Kate Hinds is an Associate Producer for WNYC News. She also reports for WNYC and Transportation Nation, a public radio reporting project that combines the work of multiple newsrooms to provide coverage of how we build, rebuild and get around the nation.
New York City: Women Bridge Painters Who Couldn’t Get Work Not Entitled to Back Pay
Friday, June 04, 2010 - 12:59 PM
From 1996 to 2001, the New York City Department of Transportation employed about 40 bridge painters; none were female. In 2007, the United States District Attorney filed a discrimination lawsuit against the city, stating that "the DOT has never hired, extended an offer to hire, or employed a single woman as a Bridge Painter." In May a Manhattan federal judge found that the City of New York and the Department of Transportation were guilty of, in the judge’s words, “unvarnished sex discrimination...the net result was to exclude qualified and impressive women from pursuing the careers they desired with the City of New York.”
At issue now is whether four of the women named as plaintiffs will receive back pay; whether three of them will be offered positions as city bridge painters (one woman has said she would not accept it if offered), and what the new procedures governing the hiring of bridge painters should be. The court held a conference on June 1st to discuss these issues. While no decisions were made (the judge has scheduled the next conference on December 3rd, 2010), the city contended that the women should not now be appointed to the positions they sought because they haven’t been employed as bridge painters for five of the last ten years. A rough transcript of the June 1st conference is below.
You can read the judge's decision here. (PDF)
6/1/2010 conference at US District Court, Southern District of New York, 500 Pearl Street, part 11D
US District Judge: William Pauley
US Attorney: Jeannette Vargas
NYC Law Department: Bruce Rosenbaum
Plaintiffs: Helen Jackson, Luzia Oliskovicz (both present), Joann Rush, Helen Jackson
Judge: At issue before us: how to bring this proceeding to a conclusion, specifically what should be done with regard to hiring and back pay.
Vargas: We’ve talked with the City, but they’re saying that no back pay is deserved. The City also expressed concern with the timing requirements.
Judge: Is the government of the view that another evidentiary hearing is needed?
Vargas: No, we did it all at the trial. Regarding back pay, we don’t believe another hearing is necessary. We could discuss hiring requirements more. The primary issue is whether two out of the three women are able to be hired. New York City says that Rush and Jackson don’t meet the 5-year requirement because they left the industry. We think they can be trained, and after all, it’s the city’s fault that they were out of work. The city should not benefit from its own discriminatory practices. We are not taking the position that the women are unqualified. If it’s simply a matter of training, that can be easily addressed.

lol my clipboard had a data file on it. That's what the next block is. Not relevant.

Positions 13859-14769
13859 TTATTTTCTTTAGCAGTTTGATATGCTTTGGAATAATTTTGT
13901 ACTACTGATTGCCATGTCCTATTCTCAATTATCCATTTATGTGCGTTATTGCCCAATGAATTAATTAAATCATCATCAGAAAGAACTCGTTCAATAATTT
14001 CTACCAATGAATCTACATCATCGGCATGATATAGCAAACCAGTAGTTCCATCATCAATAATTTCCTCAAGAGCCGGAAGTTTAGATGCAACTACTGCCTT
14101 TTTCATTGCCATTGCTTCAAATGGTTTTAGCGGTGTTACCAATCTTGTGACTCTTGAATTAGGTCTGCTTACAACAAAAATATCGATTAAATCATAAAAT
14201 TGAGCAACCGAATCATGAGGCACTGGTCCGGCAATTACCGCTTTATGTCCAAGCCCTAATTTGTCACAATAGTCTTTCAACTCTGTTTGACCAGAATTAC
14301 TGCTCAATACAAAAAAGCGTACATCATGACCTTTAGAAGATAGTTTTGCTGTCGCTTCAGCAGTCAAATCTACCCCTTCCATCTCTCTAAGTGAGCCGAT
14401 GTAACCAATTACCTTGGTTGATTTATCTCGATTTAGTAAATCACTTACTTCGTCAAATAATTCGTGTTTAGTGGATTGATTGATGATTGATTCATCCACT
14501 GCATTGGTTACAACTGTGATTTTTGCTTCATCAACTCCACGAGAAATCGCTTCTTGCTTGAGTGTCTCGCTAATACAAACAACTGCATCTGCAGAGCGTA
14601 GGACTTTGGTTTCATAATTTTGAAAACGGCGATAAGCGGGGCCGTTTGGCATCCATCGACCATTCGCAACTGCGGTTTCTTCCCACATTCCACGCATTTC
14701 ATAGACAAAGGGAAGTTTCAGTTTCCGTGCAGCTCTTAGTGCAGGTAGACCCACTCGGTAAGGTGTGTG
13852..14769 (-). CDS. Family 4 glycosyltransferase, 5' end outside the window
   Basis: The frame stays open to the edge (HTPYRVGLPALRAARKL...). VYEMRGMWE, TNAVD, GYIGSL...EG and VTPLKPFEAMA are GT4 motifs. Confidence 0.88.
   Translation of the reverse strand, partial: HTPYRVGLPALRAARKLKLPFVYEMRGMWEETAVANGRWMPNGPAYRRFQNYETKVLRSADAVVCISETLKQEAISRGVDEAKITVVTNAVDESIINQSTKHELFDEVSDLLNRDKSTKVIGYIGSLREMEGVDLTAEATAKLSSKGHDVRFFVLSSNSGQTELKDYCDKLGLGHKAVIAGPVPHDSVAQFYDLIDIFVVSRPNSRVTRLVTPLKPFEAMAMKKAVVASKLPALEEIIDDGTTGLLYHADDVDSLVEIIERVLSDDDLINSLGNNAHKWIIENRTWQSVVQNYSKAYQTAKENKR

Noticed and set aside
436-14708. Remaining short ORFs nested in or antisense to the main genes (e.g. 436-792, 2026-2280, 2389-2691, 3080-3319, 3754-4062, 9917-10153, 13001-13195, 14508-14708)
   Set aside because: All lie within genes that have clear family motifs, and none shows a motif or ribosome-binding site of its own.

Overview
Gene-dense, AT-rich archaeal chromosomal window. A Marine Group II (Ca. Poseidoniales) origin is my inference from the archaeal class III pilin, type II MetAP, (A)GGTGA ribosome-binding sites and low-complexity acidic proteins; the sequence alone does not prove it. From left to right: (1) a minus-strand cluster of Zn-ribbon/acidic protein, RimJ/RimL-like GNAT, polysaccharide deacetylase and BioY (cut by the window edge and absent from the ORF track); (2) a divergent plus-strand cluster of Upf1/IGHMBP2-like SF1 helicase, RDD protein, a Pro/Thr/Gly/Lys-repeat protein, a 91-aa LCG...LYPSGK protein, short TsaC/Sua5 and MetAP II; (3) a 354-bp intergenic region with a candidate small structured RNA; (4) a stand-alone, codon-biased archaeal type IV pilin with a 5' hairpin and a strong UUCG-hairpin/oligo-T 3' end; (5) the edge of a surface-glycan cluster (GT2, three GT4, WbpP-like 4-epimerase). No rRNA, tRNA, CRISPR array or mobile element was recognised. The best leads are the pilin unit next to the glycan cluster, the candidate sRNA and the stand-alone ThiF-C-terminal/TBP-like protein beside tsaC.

Rosenbaum: As to whether any or all individuals should be appointed, that may or may not require DOT statements on current bridge painter standards. These women left the field in 1998, 1999, 2000 – they’ve been out of the field for ten years.
Judge: How much time do you need to decide if you need an evidentiary hearing?
Rosenbaum: A week.
Judge: I’d like to avoid an evidentiary hearing.
Rosenbaum: I want to consult with my client.
Judge: June 8th is your deadline to report back via letter. And what about back pay?
Rosenbaum: Neither Rush nor Jackson sought employment as a bridge painter. Ms. Rush relocated to South Carolina to take care of, I think, an adult – it wasn’t anything like bridge painting. And as for Ms. Katanakis, the one position she applied for was at a time when no one was hired, so how can she get back pay?
Judge: The parties should have a meeting, work out differences, and propose a schedule to the court. I’m going to allow another two weeks for this process. “It’s regrettable that it’s not further along in the process.” I’ll put this matter down for further conference. The date is Friday, June 18th at 10am.
Vargas: There are no factual issues left, and I don’t see a chance for a meeting of the minds. We’ll file papers regarding back pay by June 15th.
Rosenbaum: We’ll respond to those papers by June 29th.
Vargas: We’ll file a response on July 7th
Judge: I feel I need an argument on back pay. Mr. Rosenbaum, get a letter to the court on the other issues by Monday.
Vargas: Can we include the hiring of Ms. Katanakis? It’s a legal question of whether she can be held to relief, because there were no hirings. We’ll brief about Ms. Katanakis on the same schedule.
Rosenbaum: We have a concern about the timing of the civil service list. We (Vargas and I) are going to get together about our concerns about the timing. We can’t get the exam out by the date listed in the injunction – we need to modify.
Judge: We’ll talk about this on June 18th. “Work on resolving your issues.”
*NYC DOT hiring requirements, as referenced in the judge’s decision, state that bridge painters must have “five years of full-time experience acquired within the last ten years.”